Nunc Dimittis

Sunday is the Feast of the Holy Family of Jesus in Year B. In years past there were no options for the readings. The gospel was always from Matthew 2, the death of the Innocents and the escape to Egypt. Now each lectionary cycle has its own gospel. This year the gospel is one of my favorite passages: Luke 2, the Nunc Dimitis, or the encounter with Simeon in the Temple. The moniker of the passage comes from the opening words in the Latin Vulgate translation of the Bible: “Nunc dimittis servum tuum Domine, secundum verbum tuum in pace” – 29Now, Master, you may let your servant go in peace, according to your word, 30 for my eyes have seen your salvation,31 which you prepared in sight of all the peoples,32 a light for revelation to the Gentiles, and glory for your people Israel.”  (Luke 2:29-32)

I was quite surprised to discover I had never attempted a commentary on the passage! Maybe I will get to that task this week… maybe. In the interim, here is a brief description from Fr. Jerome Kodell, O.S.B.

Jesus’ parents obeyed imperial law at the time of his birth; now they are portrayed as observant Jews, fulfilling the prescriptions of the religious law concerning circumcision and the presentation of the first-born to the Lord. The scene at the temple is slightly confused because Luke has entwined two separate ceremonies. The Book of Exodus required the presentation and redemption of the first-born son because the first-born sons “belong” to the Lord who saved them when the Egyptian first-born were destroyed at the Passover (Exod 13:15). Leviticus described the ceremony for the ritual purification of the mother forty days after giving birth (Lev 12:1–8). On this occasion she was to offer a lamb and a pigeon or a turtledove, but a poor couple was permitted to bring only two pigeons or doves.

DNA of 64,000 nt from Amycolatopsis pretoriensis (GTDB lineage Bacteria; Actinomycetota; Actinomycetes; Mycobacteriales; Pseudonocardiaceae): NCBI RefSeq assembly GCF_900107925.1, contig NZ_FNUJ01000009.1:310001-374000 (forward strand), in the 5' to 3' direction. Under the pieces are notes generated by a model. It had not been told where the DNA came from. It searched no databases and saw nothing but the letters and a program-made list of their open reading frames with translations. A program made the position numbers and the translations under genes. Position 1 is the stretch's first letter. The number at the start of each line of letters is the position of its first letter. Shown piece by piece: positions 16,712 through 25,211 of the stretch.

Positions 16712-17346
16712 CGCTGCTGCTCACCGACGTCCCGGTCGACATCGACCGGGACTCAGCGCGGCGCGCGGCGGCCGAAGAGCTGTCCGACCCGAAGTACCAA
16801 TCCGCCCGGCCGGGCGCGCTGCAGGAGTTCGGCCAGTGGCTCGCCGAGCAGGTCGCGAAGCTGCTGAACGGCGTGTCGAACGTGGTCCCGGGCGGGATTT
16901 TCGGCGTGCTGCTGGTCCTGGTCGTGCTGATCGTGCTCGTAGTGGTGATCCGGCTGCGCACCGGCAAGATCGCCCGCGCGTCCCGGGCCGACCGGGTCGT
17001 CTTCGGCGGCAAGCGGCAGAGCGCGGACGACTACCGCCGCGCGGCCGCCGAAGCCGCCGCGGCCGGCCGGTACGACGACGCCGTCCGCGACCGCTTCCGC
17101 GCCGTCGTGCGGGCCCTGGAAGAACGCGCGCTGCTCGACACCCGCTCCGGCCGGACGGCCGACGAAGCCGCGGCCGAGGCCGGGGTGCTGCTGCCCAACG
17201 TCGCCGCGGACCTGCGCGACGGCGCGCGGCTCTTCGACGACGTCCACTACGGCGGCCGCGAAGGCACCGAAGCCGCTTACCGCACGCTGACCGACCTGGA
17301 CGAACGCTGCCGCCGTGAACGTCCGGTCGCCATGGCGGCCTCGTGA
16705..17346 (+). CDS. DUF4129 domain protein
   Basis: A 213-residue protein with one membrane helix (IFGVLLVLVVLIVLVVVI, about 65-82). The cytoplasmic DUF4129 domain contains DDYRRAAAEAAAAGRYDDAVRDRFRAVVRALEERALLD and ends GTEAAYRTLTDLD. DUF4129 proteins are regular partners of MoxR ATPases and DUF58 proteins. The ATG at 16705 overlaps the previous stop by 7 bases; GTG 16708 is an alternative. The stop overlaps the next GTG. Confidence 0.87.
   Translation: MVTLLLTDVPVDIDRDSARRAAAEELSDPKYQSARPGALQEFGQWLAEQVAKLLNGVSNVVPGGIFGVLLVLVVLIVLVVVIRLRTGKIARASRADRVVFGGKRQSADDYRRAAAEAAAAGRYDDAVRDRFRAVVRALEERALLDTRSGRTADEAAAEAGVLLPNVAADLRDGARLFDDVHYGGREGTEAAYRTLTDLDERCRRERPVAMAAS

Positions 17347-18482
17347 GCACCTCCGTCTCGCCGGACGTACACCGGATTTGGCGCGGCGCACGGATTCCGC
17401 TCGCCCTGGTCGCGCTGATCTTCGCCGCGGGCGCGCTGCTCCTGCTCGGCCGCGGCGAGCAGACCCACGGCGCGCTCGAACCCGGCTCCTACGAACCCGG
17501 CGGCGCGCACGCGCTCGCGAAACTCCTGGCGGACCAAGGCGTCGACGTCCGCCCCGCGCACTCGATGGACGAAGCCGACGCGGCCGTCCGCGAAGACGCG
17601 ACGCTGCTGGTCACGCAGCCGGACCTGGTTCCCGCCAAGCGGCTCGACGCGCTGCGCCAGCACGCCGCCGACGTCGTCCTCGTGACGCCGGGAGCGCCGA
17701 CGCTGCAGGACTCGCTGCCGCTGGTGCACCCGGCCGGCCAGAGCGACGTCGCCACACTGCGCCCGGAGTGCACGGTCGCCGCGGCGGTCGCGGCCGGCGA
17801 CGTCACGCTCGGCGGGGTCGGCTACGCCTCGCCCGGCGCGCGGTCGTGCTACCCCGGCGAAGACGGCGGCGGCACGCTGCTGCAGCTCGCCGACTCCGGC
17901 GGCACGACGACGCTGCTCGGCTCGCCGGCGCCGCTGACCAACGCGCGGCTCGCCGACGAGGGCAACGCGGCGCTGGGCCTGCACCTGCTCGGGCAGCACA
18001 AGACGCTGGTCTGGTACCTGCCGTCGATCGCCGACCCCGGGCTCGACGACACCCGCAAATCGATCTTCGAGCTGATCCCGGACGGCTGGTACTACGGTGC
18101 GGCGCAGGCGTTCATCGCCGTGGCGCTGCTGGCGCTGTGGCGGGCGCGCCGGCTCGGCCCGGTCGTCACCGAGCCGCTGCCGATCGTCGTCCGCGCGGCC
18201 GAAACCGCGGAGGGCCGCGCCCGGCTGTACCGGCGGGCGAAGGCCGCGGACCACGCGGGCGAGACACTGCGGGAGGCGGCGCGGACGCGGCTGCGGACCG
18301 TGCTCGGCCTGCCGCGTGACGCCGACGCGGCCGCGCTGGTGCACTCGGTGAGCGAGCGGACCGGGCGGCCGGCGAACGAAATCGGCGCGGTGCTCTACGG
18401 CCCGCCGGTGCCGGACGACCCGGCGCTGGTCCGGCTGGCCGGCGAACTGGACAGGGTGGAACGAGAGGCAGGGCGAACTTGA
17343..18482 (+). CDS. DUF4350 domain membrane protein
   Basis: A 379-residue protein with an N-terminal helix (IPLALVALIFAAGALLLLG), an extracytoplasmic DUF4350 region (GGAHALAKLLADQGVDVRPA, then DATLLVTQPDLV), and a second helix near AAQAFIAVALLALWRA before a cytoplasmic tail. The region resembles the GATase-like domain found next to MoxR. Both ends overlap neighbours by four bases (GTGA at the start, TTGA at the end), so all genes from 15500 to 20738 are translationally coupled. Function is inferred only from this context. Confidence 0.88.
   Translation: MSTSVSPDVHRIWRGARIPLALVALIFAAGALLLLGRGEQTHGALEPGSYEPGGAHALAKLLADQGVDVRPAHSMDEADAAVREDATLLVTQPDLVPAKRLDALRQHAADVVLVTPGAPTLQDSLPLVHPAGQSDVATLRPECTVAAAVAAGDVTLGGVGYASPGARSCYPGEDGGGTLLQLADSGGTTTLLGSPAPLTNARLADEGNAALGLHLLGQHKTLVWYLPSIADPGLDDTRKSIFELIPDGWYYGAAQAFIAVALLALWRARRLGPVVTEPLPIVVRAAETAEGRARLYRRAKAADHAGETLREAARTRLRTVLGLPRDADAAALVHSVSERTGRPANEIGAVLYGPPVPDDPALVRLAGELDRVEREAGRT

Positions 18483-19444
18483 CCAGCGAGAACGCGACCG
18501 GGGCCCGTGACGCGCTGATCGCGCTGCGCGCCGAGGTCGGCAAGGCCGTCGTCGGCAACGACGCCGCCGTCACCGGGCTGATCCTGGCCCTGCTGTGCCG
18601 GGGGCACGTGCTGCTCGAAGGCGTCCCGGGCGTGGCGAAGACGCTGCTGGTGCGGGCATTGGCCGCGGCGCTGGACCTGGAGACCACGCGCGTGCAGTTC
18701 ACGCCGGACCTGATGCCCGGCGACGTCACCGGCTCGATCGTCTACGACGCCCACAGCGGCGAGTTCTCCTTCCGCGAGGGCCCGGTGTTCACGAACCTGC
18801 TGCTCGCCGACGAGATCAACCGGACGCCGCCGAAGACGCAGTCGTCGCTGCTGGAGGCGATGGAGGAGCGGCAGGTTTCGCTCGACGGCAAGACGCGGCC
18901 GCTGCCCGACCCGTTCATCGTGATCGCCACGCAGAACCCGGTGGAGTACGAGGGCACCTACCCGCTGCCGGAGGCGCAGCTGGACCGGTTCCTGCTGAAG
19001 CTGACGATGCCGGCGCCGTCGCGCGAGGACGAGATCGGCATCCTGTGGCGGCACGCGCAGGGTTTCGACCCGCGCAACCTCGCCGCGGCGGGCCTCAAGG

The emphasis is less on the purification of Mary than on the presentation of Jesus in the temple, where he will receive a more official recognition as the promised Savior of Israel. The temple symbolizes for Luke the continuity between Judaism and Christianity. The first announcement of the definitive act of salvation takes place in the temple (1:11), Jesus teaches in the temple (19:47), and the disciples continue to worship in the temple well into the new age (24:53; Acts 3:1).

Simeon and Anna are faithful, humble Israelites waiting in the temple for the revelation of God’s salvation. Just and pious (see 1:6), they are open to the Holy Spirit’s inspiration. Simeon recognizes Jesus as the Anointed of the Lord and in his Nunc Dimittis (2:29–32) further prophesies that Jesus will be a “light for revelation to the Gentiles.” In blessing the parents, he warns that this child will be a sign opposed and that Mary will be pierced with a sword. With these two utterances of Simeon, we are given a foreshadowing of the universal salvation that will be proclaimed in Jesus and of the necessity of suffering in the mission of this Messiah. The shadow of the cross falls across the Holy Family. The later followers of Jesus are not to be surprised that suffering is encountered in their pursuit of a gospel life. Even families and friendships will be broken up as “the thoughts of many hearts” are laid bare, because the peace Jesus brings will not be a counterfeit covering secret divisions (12:51–53).

The Nunc Dimittis is part of Night Prayers/Compline in the Divine Office of the Church. It is perhaps my favorite prayer of the day.


Source – Jerome Kodell, O.S.B., “Luke” in The Collegeville Bible Commentary: Based on the New American Bible with Revised New Testament, eds. Dianne Bergant and Robert J. Karris.  (Collegeville, MN: Liturgical Press, 1989) p.942

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